• Children's coaching


Skills and technique development

Enabling children to feel comfortable on the ball, and encouraging as many touches of the ball as possible will provide a solid foundation of technique that they can build upon. Small sided games with small goals and small playing areas will encourage more possession and ball contact.

Within all children’s football training sessions, a part of the session will include having time and becoming familiar with the ball at your feet, working on touch, technique and mastery of the ball.

This will develop into creating real game scenarios to enable the children to learn how to use these skills within a game environment. Encouragement to play the ball on the floor will remove height advantages and facilitate better control and technique.

Team development

Working on skills such as passing, control, touch and awareness of team mates can take place within the context of small sided games running alongside developing individual skill.

At this stage of a child’s development, team coaching does not play as crucial a role in children’s training sessions but as children progress their skills into youth football, it will then apply.

Football fitness training

With children, promoting being active is much more essential at this stage than focusing on fitness as when children are active and enjoying themselves they will naturally be working and developing their fitness levels.

The right balance of physical activity and rest is essential for children as most long term injuries take place in childhood because a child’s body is still growing and developing.

Games, drills and sessions designed to include the movements required for games and involved in sessions providing fun and fair competition.


The perfect gift for the football mad child is a football party with all their mates!

90 minutes sessions include competitions, coaching, a five-a-side game and fun training drills with all equipment provided.

Children's football parties

For more information on prices or to book a party, please contact us.


Our CRB approved team are able to provide a full term of football coaching and training sessions within school hours for students looking to improve and develop their football ability.

Sessions can involve coaching skills and team development, progressing students from the level they are at through to a higher level and working their way through our specifically designed football syllabus

School PE sessions

For session prices or if you would like more information, please contact us.


Football Development Programme believe in specific values when it comes to coaching children’s football and these values are designed to enable each child to get the maximum benefit out of their participation in football during their formative years. It is vitally important that coaches, managers and parents sign up to these values before any involvement by Football Development Programme can take place.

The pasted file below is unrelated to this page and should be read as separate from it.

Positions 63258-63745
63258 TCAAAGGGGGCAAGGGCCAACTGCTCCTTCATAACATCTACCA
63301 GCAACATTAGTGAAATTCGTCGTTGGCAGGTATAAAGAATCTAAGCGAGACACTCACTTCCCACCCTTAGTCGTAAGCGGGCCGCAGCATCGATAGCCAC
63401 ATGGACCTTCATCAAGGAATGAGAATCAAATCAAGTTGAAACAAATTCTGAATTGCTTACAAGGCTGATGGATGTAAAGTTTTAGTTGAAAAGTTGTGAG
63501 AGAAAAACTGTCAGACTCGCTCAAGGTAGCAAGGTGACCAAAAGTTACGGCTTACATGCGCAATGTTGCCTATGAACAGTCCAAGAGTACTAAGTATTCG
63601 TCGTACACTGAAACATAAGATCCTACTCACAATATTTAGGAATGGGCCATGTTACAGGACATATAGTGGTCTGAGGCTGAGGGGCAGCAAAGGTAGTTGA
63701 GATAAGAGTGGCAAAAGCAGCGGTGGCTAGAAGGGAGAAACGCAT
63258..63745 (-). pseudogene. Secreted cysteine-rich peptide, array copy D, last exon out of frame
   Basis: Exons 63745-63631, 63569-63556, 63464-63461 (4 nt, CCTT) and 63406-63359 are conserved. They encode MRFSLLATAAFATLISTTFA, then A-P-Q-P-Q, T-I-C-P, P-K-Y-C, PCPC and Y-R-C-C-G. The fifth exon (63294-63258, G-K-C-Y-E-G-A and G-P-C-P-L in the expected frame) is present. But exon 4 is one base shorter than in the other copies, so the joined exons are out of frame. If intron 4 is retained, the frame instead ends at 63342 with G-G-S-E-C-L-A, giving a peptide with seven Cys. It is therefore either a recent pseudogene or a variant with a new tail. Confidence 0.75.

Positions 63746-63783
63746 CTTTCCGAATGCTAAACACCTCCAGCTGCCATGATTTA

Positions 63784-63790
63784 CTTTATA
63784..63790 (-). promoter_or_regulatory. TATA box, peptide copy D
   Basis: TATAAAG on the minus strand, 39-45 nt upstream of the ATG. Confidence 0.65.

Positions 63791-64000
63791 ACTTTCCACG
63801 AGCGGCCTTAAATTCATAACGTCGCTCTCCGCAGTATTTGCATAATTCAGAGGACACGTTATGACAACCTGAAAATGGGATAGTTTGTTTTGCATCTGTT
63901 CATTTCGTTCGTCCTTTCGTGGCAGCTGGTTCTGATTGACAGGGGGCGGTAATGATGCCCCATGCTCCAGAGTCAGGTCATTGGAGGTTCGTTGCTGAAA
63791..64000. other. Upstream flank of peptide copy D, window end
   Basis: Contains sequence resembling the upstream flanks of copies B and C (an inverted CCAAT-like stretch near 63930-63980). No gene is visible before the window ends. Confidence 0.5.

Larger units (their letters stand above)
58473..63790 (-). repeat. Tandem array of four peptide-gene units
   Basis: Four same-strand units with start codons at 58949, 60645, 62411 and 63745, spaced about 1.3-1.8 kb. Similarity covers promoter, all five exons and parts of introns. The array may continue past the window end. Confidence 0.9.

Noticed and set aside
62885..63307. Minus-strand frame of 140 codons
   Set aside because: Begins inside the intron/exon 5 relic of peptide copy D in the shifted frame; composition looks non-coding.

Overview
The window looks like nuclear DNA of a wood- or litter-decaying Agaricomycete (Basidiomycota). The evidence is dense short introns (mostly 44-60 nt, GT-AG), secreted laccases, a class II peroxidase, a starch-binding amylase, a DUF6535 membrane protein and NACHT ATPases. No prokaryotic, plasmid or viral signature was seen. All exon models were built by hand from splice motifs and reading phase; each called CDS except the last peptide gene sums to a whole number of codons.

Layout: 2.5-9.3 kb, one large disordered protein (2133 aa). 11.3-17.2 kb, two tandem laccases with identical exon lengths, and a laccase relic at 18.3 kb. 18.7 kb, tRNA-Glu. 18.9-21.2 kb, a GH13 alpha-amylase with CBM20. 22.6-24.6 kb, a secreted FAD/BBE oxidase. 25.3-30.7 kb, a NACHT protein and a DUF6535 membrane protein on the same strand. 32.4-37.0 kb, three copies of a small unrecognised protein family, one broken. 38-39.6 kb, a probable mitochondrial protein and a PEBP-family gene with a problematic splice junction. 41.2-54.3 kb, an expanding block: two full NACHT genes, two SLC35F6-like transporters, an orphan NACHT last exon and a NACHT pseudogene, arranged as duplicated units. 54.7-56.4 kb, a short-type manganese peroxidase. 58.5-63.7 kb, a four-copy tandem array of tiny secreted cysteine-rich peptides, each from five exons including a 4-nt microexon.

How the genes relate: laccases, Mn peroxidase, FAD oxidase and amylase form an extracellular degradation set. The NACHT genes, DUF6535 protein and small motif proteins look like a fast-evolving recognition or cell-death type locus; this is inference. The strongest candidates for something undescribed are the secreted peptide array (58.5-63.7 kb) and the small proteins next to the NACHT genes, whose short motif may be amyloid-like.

• The most important aspect of children’s football is that each child has fun and enjoys themselves.
  • Winning is always secondary to a child’s participation and enjoyment of the game.
  • We always speak positively and encourage each child regardless of their age, ability, gender, size or performance.
  • We encourage children to have as many touches of the ball as possible and to feel comfortable on the ball rather than teaching them to ‘get rid of it’.
  • We allow children the space and freedom to make mistakes, experiment and to be creative and spontaneous.
  • Allowing children to explore the diverse roles, positions and skills required will shape their learning and produce well rounded football players.
  • Fair, honest and equal competition is a healthy part of the game and vital for skill development and motivation within children.
  • We promote an active and healthy lifestyle to children through their involvement in football.
  • We use football as a means of developing good character within children and a training ground for them to learn important life skills when working with others.
  • Teaching and modelling respect for officials, managers, coaches, team mates and opposing players is a priority, promoting good conduct on and off the field.
  • FDP challenges the practice and effectiveness of attempting to identify young talent too early. Raising children’s hopes of potential futures in football can result in unnecessary pressure and a significant drop-out rate of children from football. This also can also result in the failure to plan for the future and to detect late developers, as these players are often overlooked.